A Woman’s Voice


Make women rational creatures, and free citizens, and they will quickly become good wives; – that is, if men do not neglect the duties of husbands and fathers.”

Mary Wollstonecraft

 Pink July 2013

Today, I ordered Mary Wollstonecraft’s most famous work, A Vindication of the Rights of Women via Amazon at no cost.  Published over 200 years ago in 1792, her ideas were radical and controversial; today, the discussions over gender equality continue unabated.   In her opening pages, she clearly defines her position, without fear or regret, attributing much of women’s angst to “a false system of education, gathered from books written on this subject by men, who, considering females rather as women than human creatures, have been more anxious to make them alluring mistresses than rational wives.”

What is less known is Mary Wollstonecraft’s treatise on republicanism, individual merit, and the inherent human worth entitled, “A Vindication of the Rights of Men,” which was in response to Edmund Burke’s “Reflection on the Revolution in France.”  It was published in 1790 in pamphlet form, anonymously.  Highly entertaining, it was a sought-after best seller, until it was revealed it was written by a woman.   It was then dismissed as irrational and emotional.

Mary Wollstonecraft, born in London, England on April 27, 1759, was raised in a household headed by an abusive husband/father.    An inept business manager, her father depleted his sizable fortune on a number of disastrous ventures in farming.   Mary’s strong sense of worth sustained her through those dark days.   When her mother died in 1780, Mary set out on her own determined to make her own way.  She lived life in accordance with her values and forged her mark using the written word.  Unconventional, brilliant, and resourceful, Mary overcame the loss of her best friend, and the infidelity of a common-law partner, Gilbert Imlay, to find true love with the philosopher William Godwin.   Even though both believed that marriage was unnecessary, William and Mary were married in March 1797 when Mary became pregnant.   She gave birth to Mary Wollstonecraft Godwin, who would become known as the creator of Frankenstein.  Alas, just 11 days after the birth, Mary died of “childbed fever”, at the age of thirty-eight.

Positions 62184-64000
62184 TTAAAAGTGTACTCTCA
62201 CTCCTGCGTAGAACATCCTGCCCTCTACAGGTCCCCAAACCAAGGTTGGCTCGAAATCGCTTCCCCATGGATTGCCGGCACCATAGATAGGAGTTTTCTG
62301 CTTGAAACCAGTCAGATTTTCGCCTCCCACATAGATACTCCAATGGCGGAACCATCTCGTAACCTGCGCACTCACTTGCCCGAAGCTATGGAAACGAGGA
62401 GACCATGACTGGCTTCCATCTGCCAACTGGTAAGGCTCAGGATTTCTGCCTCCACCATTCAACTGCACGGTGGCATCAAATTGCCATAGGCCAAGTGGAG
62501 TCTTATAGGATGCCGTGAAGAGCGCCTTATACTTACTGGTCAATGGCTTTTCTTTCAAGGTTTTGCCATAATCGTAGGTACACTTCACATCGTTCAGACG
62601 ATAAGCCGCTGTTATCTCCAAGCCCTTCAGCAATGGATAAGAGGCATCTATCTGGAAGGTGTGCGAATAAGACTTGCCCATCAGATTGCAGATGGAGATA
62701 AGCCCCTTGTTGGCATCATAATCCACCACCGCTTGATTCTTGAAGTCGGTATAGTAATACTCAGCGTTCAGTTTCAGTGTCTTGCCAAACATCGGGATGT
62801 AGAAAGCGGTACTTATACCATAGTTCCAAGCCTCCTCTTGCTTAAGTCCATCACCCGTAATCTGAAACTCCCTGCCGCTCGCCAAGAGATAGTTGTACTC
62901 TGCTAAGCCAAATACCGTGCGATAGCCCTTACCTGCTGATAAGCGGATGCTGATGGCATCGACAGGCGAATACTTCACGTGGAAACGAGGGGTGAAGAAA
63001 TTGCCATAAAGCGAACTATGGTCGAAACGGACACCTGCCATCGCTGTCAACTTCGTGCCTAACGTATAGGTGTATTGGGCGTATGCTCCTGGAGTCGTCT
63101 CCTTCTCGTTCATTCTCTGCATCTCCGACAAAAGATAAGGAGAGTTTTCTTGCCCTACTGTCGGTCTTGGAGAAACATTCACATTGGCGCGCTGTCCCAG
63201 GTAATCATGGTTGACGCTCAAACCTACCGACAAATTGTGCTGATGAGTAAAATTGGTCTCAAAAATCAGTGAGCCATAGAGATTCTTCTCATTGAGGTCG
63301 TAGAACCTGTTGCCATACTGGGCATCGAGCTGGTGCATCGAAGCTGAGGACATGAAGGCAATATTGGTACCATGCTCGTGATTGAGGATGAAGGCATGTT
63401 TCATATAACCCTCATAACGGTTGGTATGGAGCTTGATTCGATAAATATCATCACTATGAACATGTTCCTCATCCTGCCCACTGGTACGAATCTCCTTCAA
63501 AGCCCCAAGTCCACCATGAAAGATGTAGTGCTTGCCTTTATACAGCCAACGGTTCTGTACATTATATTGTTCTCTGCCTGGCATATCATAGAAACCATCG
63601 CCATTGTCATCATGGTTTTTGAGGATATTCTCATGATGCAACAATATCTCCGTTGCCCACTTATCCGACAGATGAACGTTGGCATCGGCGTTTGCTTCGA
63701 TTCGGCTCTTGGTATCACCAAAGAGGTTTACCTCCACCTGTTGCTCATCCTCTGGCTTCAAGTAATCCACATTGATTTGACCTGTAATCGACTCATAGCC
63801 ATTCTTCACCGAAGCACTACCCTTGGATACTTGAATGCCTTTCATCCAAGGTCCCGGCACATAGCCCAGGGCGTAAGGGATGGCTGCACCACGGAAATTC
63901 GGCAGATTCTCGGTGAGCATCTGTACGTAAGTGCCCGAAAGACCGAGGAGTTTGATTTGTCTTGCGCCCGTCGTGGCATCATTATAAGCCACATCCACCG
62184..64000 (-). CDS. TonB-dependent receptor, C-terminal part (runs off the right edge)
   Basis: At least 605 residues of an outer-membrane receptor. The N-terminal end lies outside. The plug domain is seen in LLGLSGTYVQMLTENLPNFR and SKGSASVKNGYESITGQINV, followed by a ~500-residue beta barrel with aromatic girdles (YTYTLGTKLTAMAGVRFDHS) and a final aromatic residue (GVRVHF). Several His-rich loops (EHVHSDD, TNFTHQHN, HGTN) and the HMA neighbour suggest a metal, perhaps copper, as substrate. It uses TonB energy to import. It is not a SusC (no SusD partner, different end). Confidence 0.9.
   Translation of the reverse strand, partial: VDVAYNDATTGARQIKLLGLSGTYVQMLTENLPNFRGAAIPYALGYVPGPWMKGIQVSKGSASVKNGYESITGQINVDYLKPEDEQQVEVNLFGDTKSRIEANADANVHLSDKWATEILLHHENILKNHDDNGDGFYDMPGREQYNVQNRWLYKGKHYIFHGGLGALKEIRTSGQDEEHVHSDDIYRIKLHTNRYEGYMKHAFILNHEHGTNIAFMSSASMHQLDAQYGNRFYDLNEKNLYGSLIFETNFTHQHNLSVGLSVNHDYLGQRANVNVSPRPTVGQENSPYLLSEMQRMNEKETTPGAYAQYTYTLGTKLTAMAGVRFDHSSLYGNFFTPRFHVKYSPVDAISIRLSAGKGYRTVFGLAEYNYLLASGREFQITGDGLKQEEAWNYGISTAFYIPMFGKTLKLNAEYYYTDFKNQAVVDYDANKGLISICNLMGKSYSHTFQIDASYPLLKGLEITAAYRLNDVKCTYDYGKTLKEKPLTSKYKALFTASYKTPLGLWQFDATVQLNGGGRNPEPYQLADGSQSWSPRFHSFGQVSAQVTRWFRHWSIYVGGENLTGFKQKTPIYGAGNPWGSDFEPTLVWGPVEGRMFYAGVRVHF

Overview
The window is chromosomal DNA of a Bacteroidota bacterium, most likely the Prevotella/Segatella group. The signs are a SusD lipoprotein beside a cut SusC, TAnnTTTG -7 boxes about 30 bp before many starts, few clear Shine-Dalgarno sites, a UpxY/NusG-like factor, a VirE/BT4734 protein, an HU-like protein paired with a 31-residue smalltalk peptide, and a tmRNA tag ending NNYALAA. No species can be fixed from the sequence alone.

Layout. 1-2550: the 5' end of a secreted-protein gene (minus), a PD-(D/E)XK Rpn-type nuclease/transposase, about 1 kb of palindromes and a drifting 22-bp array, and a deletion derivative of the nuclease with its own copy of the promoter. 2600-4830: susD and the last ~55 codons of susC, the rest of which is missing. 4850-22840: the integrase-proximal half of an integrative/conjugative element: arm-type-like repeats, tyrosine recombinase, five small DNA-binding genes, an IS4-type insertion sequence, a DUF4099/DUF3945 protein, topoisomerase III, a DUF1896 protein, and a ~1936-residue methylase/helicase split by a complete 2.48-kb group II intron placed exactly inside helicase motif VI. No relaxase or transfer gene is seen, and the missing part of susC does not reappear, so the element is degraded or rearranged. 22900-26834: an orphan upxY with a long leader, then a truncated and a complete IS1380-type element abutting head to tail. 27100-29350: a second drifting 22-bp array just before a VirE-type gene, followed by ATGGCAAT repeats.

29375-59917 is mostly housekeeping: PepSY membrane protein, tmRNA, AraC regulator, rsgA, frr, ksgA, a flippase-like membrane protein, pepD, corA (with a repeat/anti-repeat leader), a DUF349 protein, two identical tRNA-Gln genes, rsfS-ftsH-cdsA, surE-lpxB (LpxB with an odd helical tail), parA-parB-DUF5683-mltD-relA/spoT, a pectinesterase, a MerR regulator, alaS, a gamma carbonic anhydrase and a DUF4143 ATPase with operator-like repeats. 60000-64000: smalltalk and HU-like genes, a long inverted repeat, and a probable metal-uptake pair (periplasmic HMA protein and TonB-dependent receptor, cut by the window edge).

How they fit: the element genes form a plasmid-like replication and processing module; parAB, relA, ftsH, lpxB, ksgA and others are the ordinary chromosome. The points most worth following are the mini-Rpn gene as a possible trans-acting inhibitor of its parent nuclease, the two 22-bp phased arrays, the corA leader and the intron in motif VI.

Mary set the standard. Her writings are now considered the foundational work of feminist theory.

“I do not wish them [women] to have power over men; but over themselves.” 
Mary Wollstonecraft, A Vindication of the Rights of Woman